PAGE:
“. . . choose for yourselves this day whom you will serve. . . . as for me and my household, we will serve the Lord.” – Joshua 24:15
Mohandas Gandhi (1869-1948) spent 2,338 days (that’s nearly six and a half years) in British jails. Far from considering it punishment, however, Gandhi chose to use his imprisonment as an extended time for reflection and writing. The result was that no human in recent history had greater influence on our world through a course of non-violence, having led a fifth of the world’s population to independence.
“Next to life itself,” according to Stephen Covey, “the power to choose is your greatest gift.” Every human being, regardless of circumstances, is granted the gift to choose. Most of us chose what to wear today from a wide array of garments hanging in the closet; and chose from a variety of foods in the pantry what to eat for breakfast. We may take this for granted, but if asked most of us would confess gratitude for these choices. Choice, however, is not limited to the privileged middle and upper classes. Consider the opposite extreme. Those for instance, who suffered the atrocities, abuse, disease and starvation of the Nazi concentration camps, observed Dr. Viktor Frankl, himself a Holocaust survivor, either chose to share and help their fellow prisoners, or they chose to focus on self-survival. It seems difficult to imagine, but the power to choose, limited though it may have been, still existed even within those most horrendous circumstances.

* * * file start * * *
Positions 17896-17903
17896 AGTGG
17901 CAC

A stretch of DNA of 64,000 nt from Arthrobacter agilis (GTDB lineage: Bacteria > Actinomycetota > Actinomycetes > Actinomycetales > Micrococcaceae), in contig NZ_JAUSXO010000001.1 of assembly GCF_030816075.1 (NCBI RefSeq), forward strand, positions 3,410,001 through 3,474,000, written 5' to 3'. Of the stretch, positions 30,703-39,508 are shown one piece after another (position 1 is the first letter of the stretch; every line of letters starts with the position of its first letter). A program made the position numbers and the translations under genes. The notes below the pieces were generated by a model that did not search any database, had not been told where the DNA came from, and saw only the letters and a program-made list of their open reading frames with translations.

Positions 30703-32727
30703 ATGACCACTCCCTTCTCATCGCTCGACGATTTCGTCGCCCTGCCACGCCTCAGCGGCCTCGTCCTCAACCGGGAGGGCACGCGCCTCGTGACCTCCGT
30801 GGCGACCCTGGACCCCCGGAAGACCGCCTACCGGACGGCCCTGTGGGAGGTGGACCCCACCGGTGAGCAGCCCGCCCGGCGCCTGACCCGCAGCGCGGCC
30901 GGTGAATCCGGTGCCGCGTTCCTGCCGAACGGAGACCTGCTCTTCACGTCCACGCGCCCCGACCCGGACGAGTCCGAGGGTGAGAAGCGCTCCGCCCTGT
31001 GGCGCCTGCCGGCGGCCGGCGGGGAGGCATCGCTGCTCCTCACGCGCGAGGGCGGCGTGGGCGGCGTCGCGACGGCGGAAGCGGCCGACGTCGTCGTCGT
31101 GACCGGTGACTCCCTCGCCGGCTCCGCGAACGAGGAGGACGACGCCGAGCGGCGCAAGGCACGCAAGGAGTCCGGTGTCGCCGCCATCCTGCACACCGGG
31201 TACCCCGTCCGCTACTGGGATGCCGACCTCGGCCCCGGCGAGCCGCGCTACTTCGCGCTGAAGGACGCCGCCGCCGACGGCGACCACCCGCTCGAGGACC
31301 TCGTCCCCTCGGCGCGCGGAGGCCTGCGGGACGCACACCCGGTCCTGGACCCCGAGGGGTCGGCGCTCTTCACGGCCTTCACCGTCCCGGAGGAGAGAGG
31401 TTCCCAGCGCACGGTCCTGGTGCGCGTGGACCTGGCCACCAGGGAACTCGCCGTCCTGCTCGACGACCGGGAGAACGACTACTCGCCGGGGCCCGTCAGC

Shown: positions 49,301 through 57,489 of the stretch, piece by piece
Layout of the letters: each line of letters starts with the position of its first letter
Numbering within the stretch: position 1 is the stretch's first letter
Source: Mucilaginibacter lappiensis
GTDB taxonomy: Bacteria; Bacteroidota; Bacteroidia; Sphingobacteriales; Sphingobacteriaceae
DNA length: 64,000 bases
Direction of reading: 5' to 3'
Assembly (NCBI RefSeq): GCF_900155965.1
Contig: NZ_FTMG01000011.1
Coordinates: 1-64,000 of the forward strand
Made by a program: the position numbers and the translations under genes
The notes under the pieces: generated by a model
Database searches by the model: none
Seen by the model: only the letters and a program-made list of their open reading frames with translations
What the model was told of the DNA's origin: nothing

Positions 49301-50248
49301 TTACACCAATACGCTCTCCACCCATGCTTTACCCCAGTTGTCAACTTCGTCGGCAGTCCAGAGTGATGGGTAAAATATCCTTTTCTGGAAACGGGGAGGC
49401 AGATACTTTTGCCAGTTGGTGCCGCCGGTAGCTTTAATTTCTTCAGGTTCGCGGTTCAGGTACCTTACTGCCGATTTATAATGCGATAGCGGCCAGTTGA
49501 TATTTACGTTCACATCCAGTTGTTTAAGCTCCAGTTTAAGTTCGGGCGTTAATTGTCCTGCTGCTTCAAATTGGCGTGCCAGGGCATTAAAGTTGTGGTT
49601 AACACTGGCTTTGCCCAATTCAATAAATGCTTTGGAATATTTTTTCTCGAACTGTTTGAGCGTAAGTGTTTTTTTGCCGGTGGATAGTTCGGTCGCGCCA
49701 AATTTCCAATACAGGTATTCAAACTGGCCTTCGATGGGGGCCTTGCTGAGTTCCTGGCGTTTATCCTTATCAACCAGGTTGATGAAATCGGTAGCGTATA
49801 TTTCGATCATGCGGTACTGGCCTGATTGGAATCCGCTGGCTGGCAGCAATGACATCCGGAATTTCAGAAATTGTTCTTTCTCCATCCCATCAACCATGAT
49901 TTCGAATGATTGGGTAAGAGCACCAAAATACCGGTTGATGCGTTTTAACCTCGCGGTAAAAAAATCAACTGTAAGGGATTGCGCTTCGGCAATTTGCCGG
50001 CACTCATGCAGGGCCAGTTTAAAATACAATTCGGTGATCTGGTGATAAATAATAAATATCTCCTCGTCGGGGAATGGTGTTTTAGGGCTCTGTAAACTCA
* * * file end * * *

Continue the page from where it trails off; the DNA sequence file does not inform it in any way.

Covey, in his definition, uses the word “power”, for we are indeed empowered by the gift of choice. Covey goes on to say the following: “This power and freedom stand in stark contrast to the mind-set of victim-ism and culture of blame so prevalent in society today. Your power to choose the direction of your life allows you to reinvent yourself, to change your future, and to powerfully influence the rest of creation. It is the one gift that enables all the gifts to be used; it is the one gift that enables us to elevate our life to higher and higher levels.”
Joshua’s words challenge each of us to “choose for yourselves this day whom you will serve.” Gandhi chose to serve a higher purpose over victim-ism, thus changing the world. You and I have that same power of choice. Whom then will we choose this day to serve?